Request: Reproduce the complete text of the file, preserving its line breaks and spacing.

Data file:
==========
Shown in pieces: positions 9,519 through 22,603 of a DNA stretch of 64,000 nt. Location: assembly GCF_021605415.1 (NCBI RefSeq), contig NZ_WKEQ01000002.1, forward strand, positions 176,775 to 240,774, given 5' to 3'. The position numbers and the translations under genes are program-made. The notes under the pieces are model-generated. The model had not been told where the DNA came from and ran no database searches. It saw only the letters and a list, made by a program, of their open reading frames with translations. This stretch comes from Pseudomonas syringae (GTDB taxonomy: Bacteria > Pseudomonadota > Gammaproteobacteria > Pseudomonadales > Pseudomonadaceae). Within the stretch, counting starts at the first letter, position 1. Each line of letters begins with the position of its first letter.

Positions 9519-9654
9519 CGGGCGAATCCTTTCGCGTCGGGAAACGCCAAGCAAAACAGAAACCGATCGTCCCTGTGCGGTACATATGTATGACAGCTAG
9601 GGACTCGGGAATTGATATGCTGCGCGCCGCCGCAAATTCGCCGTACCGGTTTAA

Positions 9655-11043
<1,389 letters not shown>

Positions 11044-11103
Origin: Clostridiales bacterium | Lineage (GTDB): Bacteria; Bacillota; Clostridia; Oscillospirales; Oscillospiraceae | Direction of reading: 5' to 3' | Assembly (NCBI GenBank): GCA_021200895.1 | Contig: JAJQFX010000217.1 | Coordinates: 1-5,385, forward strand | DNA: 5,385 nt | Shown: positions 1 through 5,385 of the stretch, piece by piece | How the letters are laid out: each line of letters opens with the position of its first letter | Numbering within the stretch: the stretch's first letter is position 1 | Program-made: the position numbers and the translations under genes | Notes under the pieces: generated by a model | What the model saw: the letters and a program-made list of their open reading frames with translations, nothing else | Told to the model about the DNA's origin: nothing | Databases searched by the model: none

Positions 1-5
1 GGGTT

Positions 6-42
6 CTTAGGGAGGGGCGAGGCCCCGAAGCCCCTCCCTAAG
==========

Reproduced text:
Shown in pieces: positions 9,519 through 22,603 of a DNA stretch of 64,000 nt. Location: assembly GCF_021605415.1 (NCBI RefSeq), contig NZ_WKEQ01000002.1, forward strand, positions 176,775 to 240,774, given 5' to 3'. The position numbers and the translations under genes are program-made. The notes under the pieces are model-generated. The model had not been told where the DNA came from and ran no database searches. It saw only the letters and a list, made by a program, of their open reading frames with translations. This stretch comes from Pseudomonas syringae (GTDB taxonomy: Bacteria > Pseudomonadota > Gammaproteobacteria > Pseudomonadales > Pseudomonadaceae). Within the stretch, counting starts at the first letter, position 1. Each line of letters begins with the position of its first letter.

Positions 9519-9654
9519 CGGGCGAATCCTTTCGCGTCGGGAAACGCCAAGCAAAACAGAAACCGATCGTCCCTGTGCGGTACATATGTATGACAGCTAG
9601 GGACTCGGGAATTGATATGCTGCGCGCCGCCGCAAATTCGCCGTACCGGTTTAA

Positions 9655-11043
<1,389 letters not shown>

Positions 11044-11103
Origin: Clostridiales bacterium | Lineage (GTDB): Bacteria; Bacillota; Clostridia; Oscillospirales; Oscillospiraceae | Direction of reading: 5' to 3' | Assembly (NCBI GenBank): GCA_021200895.1 | Contig: JAJQFX010000217.1 | Coordinates: 1-5,385, forward strand | DNA: 5,385 nt | Shown: positions 1 through 5,385 of the stretch, piece by piece | How the letters are laid out: each line of letters opens with the position of its first letter | Numbering within the stretch: the stretch's first letter is position 1 | Program-made: the position numbers and the translations under genes | Notes under the pieces: generated by a model | What the model saw: the letters and a program-made list of their open reading frames with translations, nothing else | Told to the model about the DNA's origin: nothing | Databases searched by the model: none

Positions 1-5
1 GGGTT

Positions 6-42
6 CTTAGGGAGGGGCGAGGCCCCGAAGCCCCTCCCTAAG